A blog about arts and societies around the world

Group Doueh: Sahrawi Guitar Music

The beauty of browsing in record shops lies in the excitement we experience when we get hold of something totally rare and unexpected. Ok, let’s face it, 99% of the time, it simply doesn’t happen. But sometimes, forgotten at the back of a dusty shelf, an unknown one of a kind piece appears. This is what happened to me when I found Group Doueh’s Guitar Music from the Western Sahara, a typical case of “Sahrawi tradition meets Jimi Hendrix”.

Is Western Sahara a country? If you’re Sahrawi, the answer would probably be positive but for most Moroccans, it’s rather part of their land. Western Sahara has been a disputed territory since the Spanish left their colonial outpost in 1975. The conflict has forced many Sahrawis (indigenous Western Saharan) to flee into the interior of the Sahara Desert. And while the events in Palestine or Tibet receive of a lot of attention from the media, little is said about this part of the Sahara and the Polisario movement for independence.

It’s in this context that Doueh married Halima in 1984, bringing life to the modern version of the group. The line-up is quite simple. Doueh plays electric guitar and tinidit, a Mauritanian stringed instrument, while Halima sings and rolls the tbal drum. Bashiri is the main vocalist, and Jamal, Doueh’s son, brings a touch of modernity on keyboards.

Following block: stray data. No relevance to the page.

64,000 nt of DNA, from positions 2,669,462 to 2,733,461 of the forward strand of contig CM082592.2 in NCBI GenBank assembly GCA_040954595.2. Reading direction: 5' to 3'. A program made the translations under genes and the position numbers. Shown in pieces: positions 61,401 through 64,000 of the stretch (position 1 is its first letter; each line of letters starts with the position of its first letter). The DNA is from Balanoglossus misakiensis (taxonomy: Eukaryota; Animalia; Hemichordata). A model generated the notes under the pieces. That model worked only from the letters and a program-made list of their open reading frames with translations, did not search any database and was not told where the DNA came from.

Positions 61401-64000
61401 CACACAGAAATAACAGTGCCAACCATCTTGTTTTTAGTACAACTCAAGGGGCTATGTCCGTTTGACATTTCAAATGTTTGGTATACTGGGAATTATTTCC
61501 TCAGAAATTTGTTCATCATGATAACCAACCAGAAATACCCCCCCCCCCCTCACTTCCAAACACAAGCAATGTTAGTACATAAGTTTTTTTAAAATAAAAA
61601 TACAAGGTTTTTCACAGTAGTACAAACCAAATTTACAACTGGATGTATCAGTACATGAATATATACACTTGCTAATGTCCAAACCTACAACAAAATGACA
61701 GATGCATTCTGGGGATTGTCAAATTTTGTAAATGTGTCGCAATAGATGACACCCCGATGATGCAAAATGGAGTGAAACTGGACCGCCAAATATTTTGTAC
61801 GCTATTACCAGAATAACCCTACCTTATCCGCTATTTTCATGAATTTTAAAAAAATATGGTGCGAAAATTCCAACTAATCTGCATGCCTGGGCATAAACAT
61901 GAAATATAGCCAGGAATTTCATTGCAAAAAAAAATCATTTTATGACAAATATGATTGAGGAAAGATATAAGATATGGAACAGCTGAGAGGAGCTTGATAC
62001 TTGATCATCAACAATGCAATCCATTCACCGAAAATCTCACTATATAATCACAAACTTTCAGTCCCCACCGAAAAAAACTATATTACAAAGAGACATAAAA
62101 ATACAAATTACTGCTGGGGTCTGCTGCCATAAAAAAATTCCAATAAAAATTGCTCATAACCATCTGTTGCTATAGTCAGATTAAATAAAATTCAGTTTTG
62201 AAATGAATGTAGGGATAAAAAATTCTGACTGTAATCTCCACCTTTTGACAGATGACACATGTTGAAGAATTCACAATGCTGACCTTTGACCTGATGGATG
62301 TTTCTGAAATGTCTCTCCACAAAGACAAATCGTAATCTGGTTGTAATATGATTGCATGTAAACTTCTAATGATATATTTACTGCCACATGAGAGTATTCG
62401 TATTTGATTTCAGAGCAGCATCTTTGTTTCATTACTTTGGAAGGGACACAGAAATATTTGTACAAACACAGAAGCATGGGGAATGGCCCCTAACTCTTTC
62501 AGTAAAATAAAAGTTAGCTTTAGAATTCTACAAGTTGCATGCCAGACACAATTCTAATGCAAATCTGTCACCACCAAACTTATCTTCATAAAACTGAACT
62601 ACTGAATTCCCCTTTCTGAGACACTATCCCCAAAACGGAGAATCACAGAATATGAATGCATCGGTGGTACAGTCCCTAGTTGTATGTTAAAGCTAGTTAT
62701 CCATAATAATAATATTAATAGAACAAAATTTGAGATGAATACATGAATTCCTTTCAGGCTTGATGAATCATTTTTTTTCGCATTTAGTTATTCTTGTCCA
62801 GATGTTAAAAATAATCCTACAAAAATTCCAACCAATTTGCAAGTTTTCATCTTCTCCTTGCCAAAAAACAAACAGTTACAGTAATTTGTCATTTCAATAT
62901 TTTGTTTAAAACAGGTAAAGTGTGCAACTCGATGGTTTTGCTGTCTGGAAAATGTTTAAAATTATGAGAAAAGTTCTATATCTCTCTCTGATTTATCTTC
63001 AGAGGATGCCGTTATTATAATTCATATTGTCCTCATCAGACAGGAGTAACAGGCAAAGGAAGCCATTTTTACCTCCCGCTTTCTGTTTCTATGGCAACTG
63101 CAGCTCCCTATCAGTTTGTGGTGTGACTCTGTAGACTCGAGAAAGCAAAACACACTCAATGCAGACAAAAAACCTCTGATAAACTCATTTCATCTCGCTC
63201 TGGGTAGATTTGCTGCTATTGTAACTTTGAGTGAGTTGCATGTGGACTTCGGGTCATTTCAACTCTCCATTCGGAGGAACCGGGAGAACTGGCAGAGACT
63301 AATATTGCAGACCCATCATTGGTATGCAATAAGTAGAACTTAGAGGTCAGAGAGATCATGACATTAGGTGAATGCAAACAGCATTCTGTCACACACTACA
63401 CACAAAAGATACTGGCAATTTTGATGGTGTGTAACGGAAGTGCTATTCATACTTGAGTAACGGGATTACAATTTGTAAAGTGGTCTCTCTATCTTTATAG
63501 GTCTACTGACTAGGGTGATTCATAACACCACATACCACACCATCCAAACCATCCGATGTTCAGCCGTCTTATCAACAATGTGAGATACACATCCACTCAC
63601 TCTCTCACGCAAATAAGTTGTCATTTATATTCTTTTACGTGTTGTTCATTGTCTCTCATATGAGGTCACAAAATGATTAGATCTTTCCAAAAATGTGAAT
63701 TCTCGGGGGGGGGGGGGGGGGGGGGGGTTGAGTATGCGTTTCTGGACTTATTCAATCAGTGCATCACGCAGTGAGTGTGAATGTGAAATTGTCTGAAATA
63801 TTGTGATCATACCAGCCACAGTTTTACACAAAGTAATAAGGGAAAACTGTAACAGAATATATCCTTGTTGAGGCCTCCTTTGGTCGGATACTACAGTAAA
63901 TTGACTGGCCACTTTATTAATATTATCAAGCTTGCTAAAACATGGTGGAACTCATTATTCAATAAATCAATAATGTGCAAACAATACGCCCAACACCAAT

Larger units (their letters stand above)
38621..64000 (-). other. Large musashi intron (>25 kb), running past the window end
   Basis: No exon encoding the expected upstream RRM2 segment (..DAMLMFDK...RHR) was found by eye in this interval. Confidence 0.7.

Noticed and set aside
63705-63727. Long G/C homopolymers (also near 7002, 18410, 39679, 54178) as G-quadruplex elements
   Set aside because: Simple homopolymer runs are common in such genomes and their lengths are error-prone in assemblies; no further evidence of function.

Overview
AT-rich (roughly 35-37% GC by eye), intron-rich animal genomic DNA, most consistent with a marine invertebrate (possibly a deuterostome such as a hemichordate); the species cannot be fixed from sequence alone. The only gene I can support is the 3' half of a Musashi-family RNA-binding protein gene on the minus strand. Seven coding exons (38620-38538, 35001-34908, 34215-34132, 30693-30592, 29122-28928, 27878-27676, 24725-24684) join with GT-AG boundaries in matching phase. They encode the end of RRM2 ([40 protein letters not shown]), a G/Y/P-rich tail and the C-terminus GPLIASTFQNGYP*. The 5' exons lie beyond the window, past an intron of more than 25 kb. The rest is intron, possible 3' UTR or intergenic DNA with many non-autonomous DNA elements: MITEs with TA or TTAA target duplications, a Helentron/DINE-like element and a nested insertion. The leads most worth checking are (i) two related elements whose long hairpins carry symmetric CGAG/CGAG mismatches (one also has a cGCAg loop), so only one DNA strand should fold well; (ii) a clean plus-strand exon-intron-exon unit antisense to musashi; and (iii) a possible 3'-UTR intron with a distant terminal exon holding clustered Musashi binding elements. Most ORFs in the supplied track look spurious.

Their music combines traditional Sahrawi melodies with a rock sound, which has become a profuse genre in the Sahara region. The songs are based on Sahrawi poetry in Hassania language, and they tell stories about love, honour or respect. The music echoes the difficult life conditions of the Sahwari people, from living in refugee camps to the longing for independence.

I can’t even say whether some of the songs are good or not, as I honestly can barely distinguish melodies from the heaping mass of noise in which they are drowned. But well, it surely doesn’t leave you emotionless.

In the end, it’s a poor recording and an awful production but I have to admit it’s very authentic.

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